These days, using gum as a stabilizing, suspending, and thickening agent in fluids has become extremely popular. Essentially, gums are natural polymers derived from various bacteria through fermentation using sugar and essential nutrients.
Guar gum and Xanthan gum are the two main ingredients used as thickeners and emulsifiers in lubricants and textiles, concrete admixes, and oil well drilling fluids, among other things. But what is the difference between these gums? Read on to learn more.
What is Guar Gum?
Guar gum is a gel-forming fiber that’s obtained from guar beans. It is a type of long-bonded carbohydrate molecule that has stabilizing and thickening properties beneficial in feed, food products, and industrial applications. The gum is typically composed of the complex carbohydrate polymer of mannose and galactose sugars in varying proportions.
Guar gum is widely used in powder form as an additive in food manufacturing, oil well drilling, explosives, concrete admixes, textiles, and pharmaceuticals. Guar gum is also used in industrial applications due to its ability to create hydrogen bonding with water molecules. It has also been claimed that this gum has properties that might be beneficial in some fishing operations, printing pastes, and warp sizing.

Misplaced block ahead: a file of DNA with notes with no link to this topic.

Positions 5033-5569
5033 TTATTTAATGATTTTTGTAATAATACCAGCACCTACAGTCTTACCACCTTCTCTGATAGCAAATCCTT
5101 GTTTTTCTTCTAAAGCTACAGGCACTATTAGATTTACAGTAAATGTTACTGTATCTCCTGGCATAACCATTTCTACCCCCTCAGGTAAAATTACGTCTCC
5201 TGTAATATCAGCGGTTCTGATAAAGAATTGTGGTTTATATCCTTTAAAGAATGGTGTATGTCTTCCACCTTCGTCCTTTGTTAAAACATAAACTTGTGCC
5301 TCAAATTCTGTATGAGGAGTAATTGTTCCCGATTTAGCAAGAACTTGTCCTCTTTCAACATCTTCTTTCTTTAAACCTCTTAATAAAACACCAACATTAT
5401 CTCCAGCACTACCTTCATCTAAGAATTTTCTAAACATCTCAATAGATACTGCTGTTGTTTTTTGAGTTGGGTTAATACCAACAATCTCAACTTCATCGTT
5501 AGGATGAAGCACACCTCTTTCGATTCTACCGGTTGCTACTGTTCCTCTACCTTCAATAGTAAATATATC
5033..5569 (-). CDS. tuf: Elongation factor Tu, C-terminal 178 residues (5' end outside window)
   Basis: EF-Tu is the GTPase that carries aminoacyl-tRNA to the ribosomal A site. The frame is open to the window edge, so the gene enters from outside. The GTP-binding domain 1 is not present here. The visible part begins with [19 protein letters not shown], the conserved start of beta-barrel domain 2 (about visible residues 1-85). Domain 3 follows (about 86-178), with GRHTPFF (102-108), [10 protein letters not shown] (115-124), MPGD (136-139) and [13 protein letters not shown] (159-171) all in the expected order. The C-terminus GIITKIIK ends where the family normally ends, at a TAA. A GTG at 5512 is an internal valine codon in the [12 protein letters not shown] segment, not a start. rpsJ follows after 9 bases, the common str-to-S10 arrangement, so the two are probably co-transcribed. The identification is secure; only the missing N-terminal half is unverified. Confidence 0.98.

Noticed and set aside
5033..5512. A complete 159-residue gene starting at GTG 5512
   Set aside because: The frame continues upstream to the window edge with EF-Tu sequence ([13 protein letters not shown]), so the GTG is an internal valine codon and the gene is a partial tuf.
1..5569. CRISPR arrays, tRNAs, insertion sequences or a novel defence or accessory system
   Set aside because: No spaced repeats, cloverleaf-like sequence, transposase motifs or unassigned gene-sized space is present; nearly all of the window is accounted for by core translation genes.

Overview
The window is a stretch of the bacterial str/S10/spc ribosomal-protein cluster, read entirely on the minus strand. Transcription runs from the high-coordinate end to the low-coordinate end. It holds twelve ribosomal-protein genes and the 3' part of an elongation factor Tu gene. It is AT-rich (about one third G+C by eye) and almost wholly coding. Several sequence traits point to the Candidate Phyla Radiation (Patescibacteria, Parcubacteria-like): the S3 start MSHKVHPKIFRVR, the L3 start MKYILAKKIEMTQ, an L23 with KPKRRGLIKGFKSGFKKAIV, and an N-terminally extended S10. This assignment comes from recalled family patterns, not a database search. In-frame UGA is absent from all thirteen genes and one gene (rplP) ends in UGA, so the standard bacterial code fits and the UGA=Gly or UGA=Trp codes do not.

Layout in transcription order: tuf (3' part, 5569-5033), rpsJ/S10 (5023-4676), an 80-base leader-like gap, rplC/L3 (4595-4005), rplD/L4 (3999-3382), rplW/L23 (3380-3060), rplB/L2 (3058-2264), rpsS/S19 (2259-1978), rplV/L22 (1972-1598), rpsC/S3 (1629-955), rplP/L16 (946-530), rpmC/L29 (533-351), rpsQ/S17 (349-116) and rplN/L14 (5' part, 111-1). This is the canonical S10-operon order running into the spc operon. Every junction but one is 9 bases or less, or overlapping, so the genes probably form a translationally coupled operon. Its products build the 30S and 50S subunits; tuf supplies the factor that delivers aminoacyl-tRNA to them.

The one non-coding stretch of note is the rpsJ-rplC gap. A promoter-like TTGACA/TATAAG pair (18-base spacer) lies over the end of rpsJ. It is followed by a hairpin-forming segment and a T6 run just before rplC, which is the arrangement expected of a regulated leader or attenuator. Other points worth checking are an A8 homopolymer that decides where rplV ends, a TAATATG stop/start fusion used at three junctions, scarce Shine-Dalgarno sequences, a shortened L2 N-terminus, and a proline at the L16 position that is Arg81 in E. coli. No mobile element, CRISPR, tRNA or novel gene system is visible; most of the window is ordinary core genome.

What is Xanthan Gum?
Xanthan gum is a series of sugar building blocks produced by fermenting a carbohydrate with Xanthomonas campestris bacteria. This gum has many industrial applications, including as a food additive, an excellent stabilizer, an emulsifier, and a thickening agent that bonds ingredients and stops them from separating.
It’s also largely utilized as a fluid loss additive in drilling mud as well as a set retarder in cementitious applications. Xanthan gum has many uses in the cosmetics industry and is a popular ingredient in processed foods.
It helps create a fluffy texture for baked products, and those who avoid gluten use xanthan gum to achieve the gluten effect. Sometimes, Xanthan gum is used in adhesives, paints, shampoos, toothpaste, and creams.
Xanthan gum can provide a massive increase in the viscosity of a liquid. Increasing the amount of xanthan gum added to a liquid can provide a thicker and more stable emulsion.
Guar Gum Vs Xanthan Gum – Which Is Better
Both guar and xanthan gums are natural polymers made from specific bacteria through a fermentation process using sugar and nutrients. They are effective thickening, suspending, and stabilizing agents used in fluids. The type of gum you choose will depend on your application needs.
Buy Stabilizing Gums from Bisley International
At Bisley International, we supply a variety of gums and gum derivatives, including guar, xanthan, and welan. As natural polymers, these gums are used as set retarders in oil and gas well cement systems. They can also be used to change the viscosity of the cement.
These gums are available in biodegradable and renewable options. Contact us today to learn more and place your order.